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83-Year-Old Triathlete Dr. Joseph Maroon Shares His Daily Supplements


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Dr. Maroon takes several supplements daily.
Dr. Joseph Maroon, Uproar PR/Getty

  • Dr. Joseph Maroon, 83, is a neurosurgeon and triathlete interested in healthy aging.
  • He takes the supplement every day in the hopes that it will improve his longevity.
  • These include turmeric, fisetin, resveratrol and trimethylglycine.

One 83 year old doctor And the triathlete who transformed his health in his 40s shared with Business Insider the six supplements he takes daily.

Most dietitians recommend people get their nutrients from food, but few in the longevity and anti-aging fields are willing to take low risk supplements Based on emerging evidence that they may have long-term benefits to our health.

joseph maroonA neurosurgeon at the University of Pittsburgh Medical Center who recently participated in the Aviv Clinic Global Aging Consortiumis one of them.

The supplements are part of a health journey that Maroon has been on since the age of 40, when she started running to ease the depression she struggled with following her divorce and the death of her father.

At the age of 53, this octogenarian has completed eight Ironman triathlons for the first time.

Maroon first told BI about the key dietary principles He follows to maintain his health and his tips to stay fit At any age. Here's what you need to know about the six supplements Maroon takes.

fish oil

fish oil It is linked to a variety of benefits, from improved heart health and brain function to improved mental health, but it is not clear whether these arise from omega-3s alone or from a combination of compounds found in fish.

However, There is some evidence of this fish oil supplements People who do not eat fish may have a lower risk of heart problems or cancer.

Turmeric

Turmeric has anti-inflammatory propertiesWhich means it may be useful in managing related conditions like arthritis, allergies and infections, says Mary-Eve Brown, MD, an oncology clinical dietitian at Johns Hopkins Medicine. wrote,

However, it is not clear whether turmeric According to the National Center for Complementary and Integrative Health, specific conditions can be treated. and taking turmeric supplements Brown said it may increase the risk of developing kidney stones, so it's best to get turmeric from food.

Dr. Maroon is still completing triathlons at the age of 80.
Hungama PR

fisetin

fisetin An antioxidant commonly found in various fruits and vegetables – such as strawberries, kiwi, tomatoes and onions – as well as nuts and wine. Fisetin has been found to have anti-cancer, anti-aging and anti-inflammatory properties in laboratory studies on cells.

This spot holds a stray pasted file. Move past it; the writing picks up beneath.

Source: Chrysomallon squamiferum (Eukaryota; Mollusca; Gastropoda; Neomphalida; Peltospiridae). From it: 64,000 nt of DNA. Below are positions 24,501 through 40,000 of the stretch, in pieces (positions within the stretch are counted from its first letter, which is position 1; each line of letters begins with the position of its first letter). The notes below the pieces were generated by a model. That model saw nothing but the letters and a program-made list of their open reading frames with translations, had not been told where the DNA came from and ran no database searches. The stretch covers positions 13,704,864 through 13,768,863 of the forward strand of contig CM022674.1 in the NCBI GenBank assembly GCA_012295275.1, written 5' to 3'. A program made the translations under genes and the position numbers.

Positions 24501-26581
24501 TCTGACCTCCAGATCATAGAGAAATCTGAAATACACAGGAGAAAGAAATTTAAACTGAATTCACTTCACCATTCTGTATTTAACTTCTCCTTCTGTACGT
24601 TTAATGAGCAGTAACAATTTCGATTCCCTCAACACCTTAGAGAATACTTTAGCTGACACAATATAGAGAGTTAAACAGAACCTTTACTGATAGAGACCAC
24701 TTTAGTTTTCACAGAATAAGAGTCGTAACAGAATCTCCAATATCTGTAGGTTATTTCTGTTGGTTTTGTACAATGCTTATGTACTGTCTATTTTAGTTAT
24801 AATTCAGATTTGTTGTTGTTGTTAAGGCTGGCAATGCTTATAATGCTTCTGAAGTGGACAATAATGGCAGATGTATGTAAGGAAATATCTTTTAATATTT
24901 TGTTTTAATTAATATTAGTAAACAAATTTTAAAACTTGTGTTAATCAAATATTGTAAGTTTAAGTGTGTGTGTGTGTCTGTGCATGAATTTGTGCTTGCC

However, according to the authors of a 2019 study on the antioxidant, more research is needed to understand its effects on humans, and many people don't take it as a supplement. So it is unclear whether humans will get the same benefits from finasteride supplements that they get from food.

resveratrol

resveratrol Another antioxidant found in foods like red grapes and wine. Limited research in mice and rats suggests it may prevent or treat cancer and neurodegenerative diseases, but not much is known about its potential benefits for human health.

Maroon takes it because it stimulates the release of sirtuin, a protein that helps regulate metabolism and has been associated with increased lifespan in mice and yeast.

“I am not encouraging drinking. What I'm saying is that there are compounds in wine that have health benefits,'' he said.

magnesium

“I work hard. That's why I need supplements magnesium” Maroon said.

A review of studies in 2017 found that as individuals' physical activity levels increased, so did their magnesium requirements, and some small studies suggested it could improve muscle strength. However, the authors said that more research is needed to find out whether these improvements were solely due to magnesium.

According to the US Office of Dietary Supplements, most people get more than the recommended amount of magnesium from their diet and supplements.

trimethylglycine

Trimethylglycine (also known as betaine) is a compound the body makes itself, which is involved in liver function and cellular reproduction. It has been approved by the US Food and Drug Administration as a treatment for excessive production of homocysteine, an amino acid that, at high levels, can increase the risk of dementia, heart disease and stroke.

According to a 2021 review, it is also linked to preventing fatty liver disease, preserving heart function, and protecting the nervous system. But it has also been linked with increased cholesterol levels in overweight people, and since many studies have been conducted on it in rats and mice, the review concluded that more research is needed on its effects in humans. .

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